November 29, 2010
“Hybrid thinking” …it’s what is going on in the minds of successful innovators, according to Dev Patnaik, founder and chief executive of Silicon Valley growth strategy firm Jump. He defines it as “the conscious blending of different fields of thought to discover and develop opportunities that were previously unseen by the status quo …”. By nature, “hybrid” thinkers embrace new vantage points. They create new connections and landmarks. So, just what happens when you cross-pollinate a handful of creative hybrids?
Steambot is a collaborative exhibition up now at the Kirkland Arts Center, featuring artwork that combines both current and Industrial Age technologies. In creating the curatorial model for Steambot, Cable Griffith and I stewarded a thoughtful and flexible process that allowed these artists with diverse backgrounds to mine each others’ expertise, share studio practices and develop effective working relationships. Our aim was to set up the gallery itself as a working platform for their collaboration. With generous funding from 4Culture’s Group Arts Project Grant (we heart 4C!), Steambot became an incubator, a collaboratory, a fablab, an heritage archives and a virtual community hub.
Starting with an architectural landmark as muse (the Peter Kirk building)…and toggling between to industrial eras, these 5 hybrid thinkers, Rusty Oliver, Pat Gallagher, Rebecca Cummins, Randy Moss and Simon Winder, explored ideas around industrial heritage, technological advances, craftsmanship and collective authorship. They honed new skills and forged meaningful partnerships while creating a body of work together.
Peter Kirk’s imagined steel hub, along with a veritable palette of archival ideas including oracles, time travels, Victorian Spiritualism, magnetic fields, weights and measures, recoding instrumentation, telegraph, early astronomical devices, clear cut forests, powered flight, X-ray technology, diatoms, steam powered turbines, steel mills, helium balloons, Morse code, rotoscopes, stereoptics, dirigibles, telegraphic cameras, portraiture were investigated by the group. These notions served as fertile ground for collaborations and blue prints for potential fabrications. The result…a steam engine generating powerful, poignant and whimsical site specific works of art that speak to place, partnership and possibility.
ALL ABOARD, STEAMBOT…before it pulls out of the Kirkland station on Dec. 3, 2010.
Kirkland Arts Center (620 Market St, Kirkland, WA 98033 | (425) 822-7161)
Photo credit : Steambot portraits by Marty Oppenheimer. From left to right: Randy Moss, Simon Winder, Rebecca Cummins, Patrick Gallagher, Rusty Oliver, Cable Griffith, Genevieve Tremblay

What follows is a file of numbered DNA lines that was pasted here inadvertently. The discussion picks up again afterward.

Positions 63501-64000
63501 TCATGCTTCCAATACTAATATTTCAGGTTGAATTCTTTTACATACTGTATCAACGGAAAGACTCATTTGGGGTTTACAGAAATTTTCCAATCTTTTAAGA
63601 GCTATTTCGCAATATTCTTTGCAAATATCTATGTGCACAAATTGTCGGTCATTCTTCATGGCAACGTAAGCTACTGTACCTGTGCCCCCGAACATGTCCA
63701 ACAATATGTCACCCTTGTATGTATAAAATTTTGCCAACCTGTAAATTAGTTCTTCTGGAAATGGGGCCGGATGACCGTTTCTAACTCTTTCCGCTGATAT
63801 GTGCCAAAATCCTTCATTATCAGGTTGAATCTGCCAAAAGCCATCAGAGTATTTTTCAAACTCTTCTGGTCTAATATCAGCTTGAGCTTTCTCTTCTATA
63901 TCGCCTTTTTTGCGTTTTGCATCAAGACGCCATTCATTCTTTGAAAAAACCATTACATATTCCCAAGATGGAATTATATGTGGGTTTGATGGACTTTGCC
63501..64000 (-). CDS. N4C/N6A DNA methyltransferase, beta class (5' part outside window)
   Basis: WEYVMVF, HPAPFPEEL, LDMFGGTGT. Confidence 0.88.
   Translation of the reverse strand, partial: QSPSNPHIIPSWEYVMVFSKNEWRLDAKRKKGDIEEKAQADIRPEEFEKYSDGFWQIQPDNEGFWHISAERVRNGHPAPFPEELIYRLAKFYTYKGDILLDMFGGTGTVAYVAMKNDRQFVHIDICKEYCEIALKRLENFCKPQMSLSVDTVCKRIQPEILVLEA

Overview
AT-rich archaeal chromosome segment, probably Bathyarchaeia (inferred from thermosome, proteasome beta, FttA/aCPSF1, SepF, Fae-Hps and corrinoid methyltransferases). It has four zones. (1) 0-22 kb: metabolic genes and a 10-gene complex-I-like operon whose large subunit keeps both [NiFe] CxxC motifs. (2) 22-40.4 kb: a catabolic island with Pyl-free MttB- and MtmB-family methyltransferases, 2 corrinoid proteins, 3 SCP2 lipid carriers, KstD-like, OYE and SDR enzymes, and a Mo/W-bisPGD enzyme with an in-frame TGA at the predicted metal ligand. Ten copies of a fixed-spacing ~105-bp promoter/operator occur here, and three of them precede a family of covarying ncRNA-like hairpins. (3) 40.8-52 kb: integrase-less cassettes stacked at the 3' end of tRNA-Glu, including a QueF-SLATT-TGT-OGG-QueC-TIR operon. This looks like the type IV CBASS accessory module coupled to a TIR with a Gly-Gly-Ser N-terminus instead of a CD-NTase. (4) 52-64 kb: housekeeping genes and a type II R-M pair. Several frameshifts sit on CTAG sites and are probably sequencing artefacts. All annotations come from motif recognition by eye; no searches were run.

November 13, 2010
Earlier this Fall, Akhtar Badshah, Senior Director of Microsoft’s Global Community Affairs was in NY for the Clinton Global Initiative and then in Washington, DC, attended the Business Civic Leadership Center Global Corporate Citizenship Conference. After his active engagement at both of these summits, Akhtar shared his thoughts on the shifting the economic and political dynamics shaping our future on his Microsoft Unlimited Potential blog… later published in the Huffington Post.
Toward a New Normal — Visions for Development Leaders (Huffington Post)
In this article, Badshah calls upon everyone, especially those in the development community – businesses, governments, international donors, NGOs and individuals, “to embrace change, chart a new path, and to become more relevant to the communities they serve”. Armed with a well-rounded perspective and a depth of expertise in the realms of global economics, corporate philanthropy, information technology, architecture, environmental and urban planning, as well as arts and culture, the insights he shares in this piece focus on the positive opportunities at hand for a myriad of global development initiatives. Inspiring ideas, indeed, but more importantly, scalable ones that can be mapped and adapted to smaller, grassroots level cultural and community development efforts. So I took note.
Akhtar’s practical, yet visionary call to action so resonated in me, that it triggered associations of biblical proportions. I have taken some poetic license to rename his “common elements” and now refer to them as, “Badshah’s Beatitudes: 9 Common Elements of Development”. With his permission, I edited them down and borrowed a format from another familiar sermon on a Mount. They hang in clear sight on my bulletin board…to remind myself to create a “new normal” everyday. I hope you’ll do the same…
BADSHAH’S BEATITUDES: 9 Common Elements of Development
Blessed Be the Innovative…
for they look at things anew. The fresh edges they carve will both preserve and restore.
Blessed Be the Relevant…
for they design and deliver necessary solutions.
Blessed Be the Visible…